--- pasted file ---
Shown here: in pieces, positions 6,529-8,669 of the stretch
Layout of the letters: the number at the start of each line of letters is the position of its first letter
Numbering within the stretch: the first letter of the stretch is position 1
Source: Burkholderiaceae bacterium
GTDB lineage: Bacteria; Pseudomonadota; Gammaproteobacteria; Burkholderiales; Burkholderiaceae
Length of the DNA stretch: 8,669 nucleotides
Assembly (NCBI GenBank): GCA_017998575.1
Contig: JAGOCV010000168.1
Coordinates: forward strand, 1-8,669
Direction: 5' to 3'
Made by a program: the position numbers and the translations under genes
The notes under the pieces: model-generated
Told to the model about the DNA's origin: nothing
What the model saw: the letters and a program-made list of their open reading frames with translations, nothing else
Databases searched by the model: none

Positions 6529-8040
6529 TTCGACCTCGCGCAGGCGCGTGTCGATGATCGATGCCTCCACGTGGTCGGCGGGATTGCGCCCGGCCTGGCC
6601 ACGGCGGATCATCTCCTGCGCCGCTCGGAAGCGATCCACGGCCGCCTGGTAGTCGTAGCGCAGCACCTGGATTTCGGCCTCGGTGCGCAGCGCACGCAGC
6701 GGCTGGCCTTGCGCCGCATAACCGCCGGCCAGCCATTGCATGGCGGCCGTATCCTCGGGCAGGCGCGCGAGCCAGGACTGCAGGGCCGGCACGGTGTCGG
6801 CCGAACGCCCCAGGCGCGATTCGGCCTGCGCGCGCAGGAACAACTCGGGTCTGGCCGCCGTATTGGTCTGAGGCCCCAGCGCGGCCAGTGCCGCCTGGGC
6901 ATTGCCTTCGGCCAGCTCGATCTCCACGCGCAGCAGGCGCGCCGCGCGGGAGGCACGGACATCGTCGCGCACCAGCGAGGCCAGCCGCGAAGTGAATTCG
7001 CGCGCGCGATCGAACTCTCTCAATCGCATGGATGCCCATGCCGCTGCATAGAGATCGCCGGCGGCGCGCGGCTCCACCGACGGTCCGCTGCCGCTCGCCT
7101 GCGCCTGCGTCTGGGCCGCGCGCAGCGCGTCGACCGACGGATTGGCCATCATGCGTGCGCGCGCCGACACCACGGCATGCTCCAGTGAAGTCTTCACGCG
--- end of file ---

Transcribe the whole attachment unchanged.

Shown here: in pieces, positions 6,529-8,669 of the stretch
Layout of the letters: the number at the start of each line of letters is the position of its first letter
Numbering within the stretch: the first letter of the stretch is position 1
Source: Burkholderiaceae bacterium
GTDB lineage: Bacteria; Pseudomonadota; Gammaproteobacteria; Burkholderiales; Burkholderiaceae
Length of the DNA stretch: 8,669 nucleotides
Assembly (NCBI GenBank): GCA_017998575.1
Contig: JAGOCV010000168.1
Coordinates: forward strand, 1-8,669
Direction: 5' to 3'
Made by a program: the position numbers and the translations under genes
The notes under the pieces: model-generated
Told to the model about the DNA's origin: nothing
What the model saw: the letters and a program-made list of their open reading frames with translations, nothing else
Databases searched by the model: none

Positions 6529-8040
6529 TTCGACCTCGCGCAGGCGCGTGTCGATGATCGATGCCTCCACGTGGTCGGCGGGATTGCGCCCGGCCTGGCC
6601 ACGGCGGATCATCTCCTGCGCCGCTCGGAAGCGATCCACGGCCGCCTGGTAGTCGTAGCGCAGCACCTGGATTTCGGCCTCGGTGCGCAGCGCACGCAGC
6701 GGCTGGCCTTGCGCCGCATAACCGCCGGCCAGCCATTGCATGGCGGCCGTATCCTCGGGCAGGCGCGCGAGCCAGGACTGCAGGGCCGGCACGGTGTCGG
6801 CCGAACGCCCCAGGCGCGATTCGGCCTGCGCGCGCAGGAACAACTCGGGTCTGGCCGCCGTATTGGTCTGAGGCCCCAGCGCGGCCAGTGCCGCCTGGGC
6901 ATTGCCTTCGGCCAGCTCGATCTCCACGCGCAGCAGGCGCGCCGCGCGGGAGGCACGGACATCGTCGCGCACCAGCGAGGCCAGCCGCGAAGTGAATTCG
7001 CGCGCGCGATCGAACTCTCTCAATCGCATGGATGCCCATGCCGCTGCATAGAGATCGCCGGCGGCGCGCGGCTCCACCGACGGTCCGCTGCCGCTCGCCT
7101 GCGCCTGCGTCTGGGCCGCGCGCAGCGCGTCGACCGACGGATTGGCCATCATGCGTGCGCGCGCCGACACCACGGCATGCTCCAGTGAAGTCTTCACGCG